Billy Elliot The Musical digs deep to impress Melbourne’s opening night crowd
Intense and emotional, this multi-faceted celebration of humanity completely captivates the enthusiastic opening night audience. Led by 11-year-old River Mardesic as Billy Elliot, this production ticks every entertainment box on its 2020 return to Melbourne’s Regent Theatre.
Clever story-telling is at the heart of this show’s success. A whirlpool of emotion, Billy Elliot The Musical explores humanity through dialogue, dance and ongoing juxtaposition of childhood innocence and the pressures of the adult world. The social and political commentary beautifully depicts the historical impact of the miners’ strike, a dark and difficult time in Northern England. Through powerful numbers such as ‘Solidarity’, the audience feels the confusion, anger and depth of passion carried by the miners, while delighting in the innocent (and not so innocent) interactions of cheeky 1980’s children.
Opening with compelling video footage of the 1984/85 strike, the combination of performance, choreography, score, set design and sheer artistry of this complex production wonderfully tells a story within a story. Everyone is intricately involved, including the audience who are quickly drawn into the heart of the township, then entirely united with the Northeners’ struggles, particularly during act two’s ‘Merry Christmas Maggie Thatcher’.
Humour is woven throughout. Just as the adult difficulties become overwhelmingly painful to witness, relief is provided through quick-witted dialogue, a fair sprinkle of profanity and hilarious childish interpretation of adult concepts. The partnership of River Mardesic as Billy and Oscar Mulcahy as Michael is perfectly enchanting. Their duet performance ‘Expressing Yourself’ is a definite show-stopper, receiving well-deserved thunderous applause from the enthralled audience.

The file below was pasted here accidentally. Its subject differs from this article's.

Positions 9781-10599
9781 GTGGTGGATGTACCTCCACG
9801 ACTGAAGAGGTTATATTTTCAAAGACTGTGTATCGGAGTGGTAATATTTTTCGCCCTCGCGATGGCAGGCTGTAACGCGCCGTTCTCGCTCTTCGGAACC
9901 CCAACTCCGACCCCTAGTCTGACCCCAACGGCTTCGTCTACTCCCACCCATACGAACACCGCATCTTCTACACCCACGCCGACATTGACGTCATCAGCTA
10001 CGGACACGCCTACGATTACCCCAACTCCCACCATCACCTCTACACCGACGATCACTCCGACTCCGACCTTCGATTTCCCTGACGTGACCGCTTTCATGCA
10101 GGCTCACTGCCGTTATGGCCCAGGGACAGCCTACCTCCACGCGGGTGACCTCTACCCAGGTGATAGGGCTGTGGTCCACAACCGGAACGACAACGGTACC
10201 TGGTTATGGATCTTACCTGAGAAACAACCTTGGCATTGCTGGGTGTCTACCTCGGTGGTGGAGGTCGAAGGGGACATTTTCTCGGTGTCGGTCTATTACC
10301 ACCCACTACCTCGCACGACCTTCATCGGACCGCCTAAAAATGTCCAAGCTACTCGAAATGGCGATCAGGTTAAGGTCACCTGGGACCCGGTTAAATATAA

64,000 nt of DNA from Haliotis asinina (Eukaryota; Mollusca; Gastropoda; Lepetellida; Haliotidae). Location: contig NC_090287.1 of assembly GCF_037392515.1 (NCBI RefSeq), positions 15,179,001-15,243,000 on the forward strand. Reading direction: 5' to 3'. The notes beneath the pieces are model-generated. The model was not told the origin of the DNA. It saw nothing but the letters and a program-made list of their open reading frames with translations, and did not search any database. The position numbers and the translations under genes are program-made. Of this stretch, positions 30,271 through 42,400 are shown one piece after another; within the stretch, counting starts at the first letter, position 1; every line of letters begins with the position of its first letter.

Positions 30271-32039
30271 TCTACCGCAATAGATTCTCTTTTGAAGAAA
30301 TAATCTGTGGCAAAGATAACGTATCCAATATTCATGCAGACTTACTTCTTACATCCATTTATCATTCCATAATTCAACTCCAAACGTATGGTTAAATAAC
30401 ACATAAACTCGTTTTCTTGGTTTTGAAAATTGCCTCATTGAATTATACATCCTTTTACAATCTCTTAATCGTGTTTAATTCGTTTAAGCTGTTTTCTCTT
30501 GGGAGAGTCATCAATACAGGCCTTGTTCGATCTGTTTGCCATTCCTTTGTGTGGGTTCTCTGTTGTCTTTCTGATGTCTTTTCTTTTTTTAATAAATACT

EIla Tebbut’s characterisation of Debbie rounds out the trio of youthful friendship. Her performance is hilariously enjoyable as she provides ongoing comedic social commentary, while driving her ‘Mam’ (Mrs Wilkinson, played by Lisa Sontag) to recognisable distraction.
Surrounded by a stellar adult cast, these talented young performers are all under the age of 13, yet they show true professionalism in their ability to dance, act and sing for three hours, all-the-while maintaining a Northern English accent. If the Billys, Michaels, Ellas and young ensemble artists are anything to go by, Australian musical theatre has an exciting future ahead.
Throughout Billy Elliot The Musical, Elton John and his creative team tell many stories. Every character has a purpose, every song a social comment. The music and choreography flow seamlessly from style to style through the layers of storylines, intertwining beauty and ugliness, wishes and reality until they reach the moving classical duet Billy dances with his future self. This uplifting moment as Billy finally dares to dream, soaring to his future, unites the townspeople and audience as a whole, revealing what can be achieved if people choose to embrace their true selves and work together to achieve unity, support and happiness.
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